Match Group takes Google app store war to US courts
Match Group, the parent of Tinder, said in a lawsuit that its apps started from the Google Play Store would be a “death knell”. – Copyright AFP Hector RETAMAL
Match Group, the parent of Tinder, filed a lawsuit in federal court in San Francisco on Monday accusing Google of abusing monopoly power over its Play Store that sells digital content for Android phones.
The litigation is part of an ongoing battle between Match, Epic Games and others to force Google parent Alphabet and iPhone maker Apple to loosen their grip on their respective app stores.
Match’s filing came after Google changed Play Store rules to require its family of apps to use the internet giant’s payment system, which collects fees of up to 30% on transactions, explained court documents.
Google has made it clear that it will remove Match apps from the Play Store if they violate the rule, Match said in the filing, saying such punishment would be a “death knell”.
“This is a case of strategic market manipulation, broken promises and abuse of power,” Match said in the lawsuit.
Google did not respond to a request for comment, but has previously defended its Play Store fees as being in line with industry standards and reasonable for running a secure global platform for digital content.
While the App Store is the only gateway for content to access Apple mobile devices, users of Android smartphones or tablets may download apps at their own risk from online sites other than Apple’s Play Store. Google.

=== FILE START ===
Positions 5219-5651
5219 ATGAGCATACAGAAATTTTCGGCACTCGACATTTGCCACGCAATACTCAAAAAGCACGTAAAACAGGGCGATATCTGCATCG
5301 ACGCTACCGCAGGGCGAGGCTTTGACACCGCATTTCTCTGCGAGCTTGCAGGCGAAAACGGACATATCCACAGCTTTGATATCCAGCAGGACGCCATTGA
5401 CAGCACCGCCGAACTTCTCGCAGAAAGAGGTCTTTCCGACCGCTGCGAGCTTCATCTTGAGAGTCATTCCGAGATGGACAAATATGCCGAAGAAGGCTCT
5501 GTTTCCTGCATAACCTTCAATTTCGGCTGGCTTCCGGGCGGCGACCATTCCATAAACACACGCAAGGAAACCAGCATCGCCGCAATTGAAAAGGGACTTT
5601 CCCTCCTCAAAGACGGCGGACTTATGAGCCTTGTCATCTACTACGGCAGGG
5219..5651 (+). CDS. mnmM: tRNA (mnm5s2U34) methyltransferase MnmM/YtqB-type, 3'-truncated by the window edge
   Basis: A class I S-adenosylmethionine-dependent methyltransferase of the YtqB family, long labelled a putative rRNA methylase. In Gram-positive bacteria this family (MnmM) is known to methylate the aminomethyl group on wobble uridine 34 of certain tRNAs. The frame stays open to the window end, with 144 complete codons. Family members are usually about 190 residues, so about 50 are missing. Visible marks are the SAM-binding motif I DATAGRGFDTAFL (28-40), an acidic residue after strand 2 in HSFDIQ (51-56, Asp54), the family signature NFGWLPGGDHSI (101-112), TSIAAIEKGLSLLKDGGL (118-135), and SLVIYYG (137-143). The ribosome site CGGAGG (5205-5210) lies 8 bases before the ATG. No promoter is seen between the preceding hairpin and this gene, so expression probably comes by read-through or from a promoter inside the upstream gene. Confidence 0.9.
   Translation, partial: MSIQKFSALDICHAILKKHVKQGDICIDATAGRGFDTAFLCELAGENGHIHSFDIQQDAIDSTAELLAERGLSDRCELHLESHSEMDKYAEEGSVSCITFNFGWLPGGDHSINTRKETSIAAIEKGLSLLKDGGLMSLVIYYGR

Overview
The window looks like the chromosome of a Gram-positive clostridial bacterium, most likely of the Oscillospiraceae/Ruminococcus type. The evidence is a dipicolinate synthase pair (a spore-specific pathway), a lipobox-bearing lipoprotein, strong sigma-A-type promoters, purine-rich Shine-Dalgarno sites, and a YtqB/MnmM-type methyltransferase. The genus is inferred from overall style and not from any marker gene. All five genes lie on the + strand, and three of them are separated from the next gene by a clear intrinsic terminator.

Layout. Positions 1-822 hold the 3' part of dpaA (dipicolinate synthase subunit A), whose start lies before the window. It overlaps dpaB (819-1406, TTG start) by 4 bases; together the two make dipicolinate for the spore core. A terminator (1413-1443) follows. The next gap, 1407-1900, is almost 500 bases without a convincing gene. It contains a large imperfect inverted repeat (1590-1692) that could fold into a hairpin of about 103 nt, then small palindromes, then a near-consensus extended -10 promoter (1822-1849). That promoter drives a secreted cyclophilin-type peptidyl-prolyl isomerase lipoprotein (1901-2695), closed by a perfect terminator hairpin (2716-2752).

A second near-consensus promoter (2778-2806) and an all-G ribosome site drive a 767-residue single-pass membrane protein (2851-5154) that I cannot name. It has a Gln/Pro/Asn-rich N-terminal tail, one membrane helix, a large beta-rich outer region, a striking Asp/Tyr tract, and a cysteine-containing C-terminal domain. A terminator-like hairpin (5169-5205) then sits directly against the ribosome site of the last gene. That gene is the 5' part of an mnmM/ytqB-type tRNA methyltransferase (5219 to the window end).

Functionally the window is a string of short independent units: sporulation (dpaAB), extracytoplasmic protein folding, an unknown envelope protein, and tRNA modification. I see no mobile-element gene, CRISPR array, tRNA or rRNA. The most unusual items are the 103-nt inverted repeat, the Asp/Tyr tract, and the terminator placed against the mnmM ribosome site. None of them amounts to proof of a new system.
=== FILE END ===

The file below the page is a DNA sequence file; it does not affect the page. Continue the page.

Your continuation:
Match’s lawsuit argued that despite the options, users get content for Android devices from the Play Store more than 90% of the time.
Match asked the court to order Google to let it circumvent the Play Store’s billing system while keeping its apps on virtual shelves.
Match is also seeking unspecified damages and legal fees.
Matching apps include OkCupid, PlentyofFish, and Tinder.
Match, Epic Games and other companies have banded together in the Coalition for App Fairness to lobby marketplaces only.
Apple has taken on Fortnite creator Epic Games in court, which sought to break Apple’s grip on the App Store, accusing the iPhone maker of operating a monopoly in its store of digital goods or services.
In November, a federal judge ordered Apple to relax control of its payment options on the App Store, but said Epic had failed to prove that antitrust violations had occurred.
Apple chief Tim Cook attacked moves to regulate his company’s App Store in a rare speech in Washington in April, saying new rules could threaten the privacy of iPhone users.
“We are deeply concerned about regulations that would compromise privacy and security in the service of another purpose,” Cook told a meeting of the International Association of Privacy Professionals.